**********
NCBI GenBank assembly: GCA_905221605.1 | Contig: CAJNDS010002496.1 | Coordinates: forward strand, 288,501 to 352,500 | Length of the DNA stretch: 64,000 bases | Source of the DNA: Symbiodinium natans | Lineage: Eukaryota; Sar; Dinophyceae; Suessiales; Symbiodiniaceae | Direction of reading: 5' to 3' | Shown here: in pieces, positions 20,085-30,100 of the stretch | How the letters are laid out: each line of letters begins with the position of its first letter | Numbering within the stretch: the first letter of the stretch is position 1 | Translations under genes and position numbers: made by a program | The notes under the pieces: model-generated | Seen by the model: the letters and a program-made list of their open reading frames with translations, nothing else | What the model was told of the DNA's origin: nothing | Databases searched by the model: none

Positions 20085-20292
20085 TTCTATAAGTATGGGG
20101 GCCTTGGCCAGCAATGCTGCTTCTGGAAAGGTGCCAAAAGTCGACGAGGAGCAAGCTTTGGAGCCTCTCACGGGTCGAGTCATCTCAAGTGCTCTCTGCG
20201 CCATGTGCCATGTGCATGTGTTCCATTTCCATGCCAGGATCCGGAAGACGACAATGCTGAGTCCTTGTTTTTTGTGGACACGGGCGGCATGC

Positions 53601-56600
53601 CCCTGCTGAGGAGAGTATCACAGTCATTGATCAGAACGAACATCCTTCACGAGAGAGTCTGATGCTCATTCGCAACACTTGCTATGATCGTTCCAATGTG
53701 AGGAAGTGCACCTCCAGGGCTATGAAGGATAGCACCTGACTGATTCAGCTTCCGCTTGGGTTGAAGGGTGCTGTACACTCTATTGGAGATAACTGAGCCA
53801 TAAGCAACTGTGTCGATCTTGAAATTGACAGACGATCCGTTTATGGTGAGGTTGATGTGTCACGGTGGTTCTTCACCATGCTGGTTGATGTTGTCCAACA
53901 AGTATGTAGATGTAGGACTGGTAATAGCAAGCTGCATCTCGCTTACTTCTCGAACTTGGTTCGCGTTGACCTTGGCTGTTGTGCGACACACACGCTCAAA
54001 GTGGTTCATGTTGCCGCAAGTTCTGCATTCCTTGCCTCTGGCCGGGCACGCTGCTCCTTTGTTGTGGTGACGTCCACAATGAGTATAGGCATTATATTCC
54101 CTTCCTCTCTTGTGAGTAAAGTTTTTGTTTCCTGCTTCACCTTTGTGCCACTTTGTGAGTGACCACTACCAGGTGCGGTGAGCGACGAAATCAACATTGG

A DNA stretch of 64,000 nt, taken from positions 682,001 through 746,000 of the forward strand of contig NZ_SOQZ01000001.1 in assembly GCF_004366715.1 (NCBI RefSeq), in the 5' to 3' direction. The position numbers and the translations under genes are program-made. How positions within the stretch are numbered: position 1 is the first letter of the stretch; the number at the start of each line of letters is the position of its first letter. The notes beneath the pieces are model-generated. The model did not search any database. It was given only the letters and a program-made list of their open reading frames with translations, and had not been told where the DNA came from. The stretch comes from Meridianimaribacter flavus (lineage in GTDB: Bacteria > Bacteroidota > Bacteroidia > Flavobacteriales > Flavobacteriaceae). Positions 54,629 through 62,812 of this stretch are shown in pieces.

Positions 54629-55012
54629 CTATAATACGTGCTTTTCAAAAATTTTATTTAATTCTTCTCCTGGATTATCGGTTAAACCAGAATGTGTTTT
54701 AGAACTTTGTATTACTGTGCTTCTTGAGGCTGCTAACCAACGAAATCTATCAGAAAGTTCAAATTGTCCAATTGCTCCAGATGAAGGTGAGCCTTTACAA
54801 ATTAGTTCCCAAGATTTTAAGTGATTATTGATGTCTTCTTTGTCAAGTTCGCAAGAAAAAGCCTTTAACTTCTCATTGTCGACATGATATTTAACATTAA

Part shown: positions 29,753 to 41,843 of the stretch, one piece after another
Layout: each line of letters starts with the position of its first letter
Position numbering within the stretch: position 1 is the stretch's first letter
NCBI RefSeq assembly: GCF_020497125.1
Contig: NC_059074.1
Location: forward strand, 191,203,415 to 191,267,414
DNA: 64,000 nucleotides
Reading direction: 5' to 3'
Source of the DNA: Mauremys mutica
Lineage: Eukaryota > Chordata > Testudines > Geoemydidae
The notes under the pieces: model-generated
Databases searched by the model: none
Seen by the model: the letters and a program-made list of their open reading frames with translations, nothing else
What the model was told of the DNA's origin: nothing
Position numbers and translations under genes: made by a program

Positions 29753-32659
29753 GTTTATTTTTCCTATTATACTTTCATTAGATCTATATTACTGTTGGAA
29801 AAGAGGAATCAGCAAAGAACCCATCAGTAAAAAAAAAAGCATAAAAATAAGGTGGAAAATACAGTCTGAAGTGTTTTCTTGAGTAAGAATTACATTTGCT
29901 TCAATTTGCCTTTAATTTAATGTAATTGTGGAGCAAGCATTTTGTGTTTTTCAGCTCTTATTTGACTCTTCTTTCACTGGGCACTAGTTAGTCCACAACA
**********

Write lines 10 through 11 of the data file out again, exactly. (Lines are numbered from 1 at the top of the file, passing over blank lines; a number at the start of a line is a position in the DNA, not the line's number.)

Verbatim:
53901 AGTATGTAGATGTAGGACTGGTAATAGCAAGCTGCATCTCGCTTACTTCTCGAACTTGGTTCGCGTTGACCTTGGCTGTTGTGCGACACACACGCTCAAA
54001 GTGGTTCATGTTGCCGCAAGTTCTGCATTCCTTGCCTCTGGCCGGGCACGCTGCTCCTTTGTTGTGGTGACGTCCACAATGAGTATAGGCATTATATTCC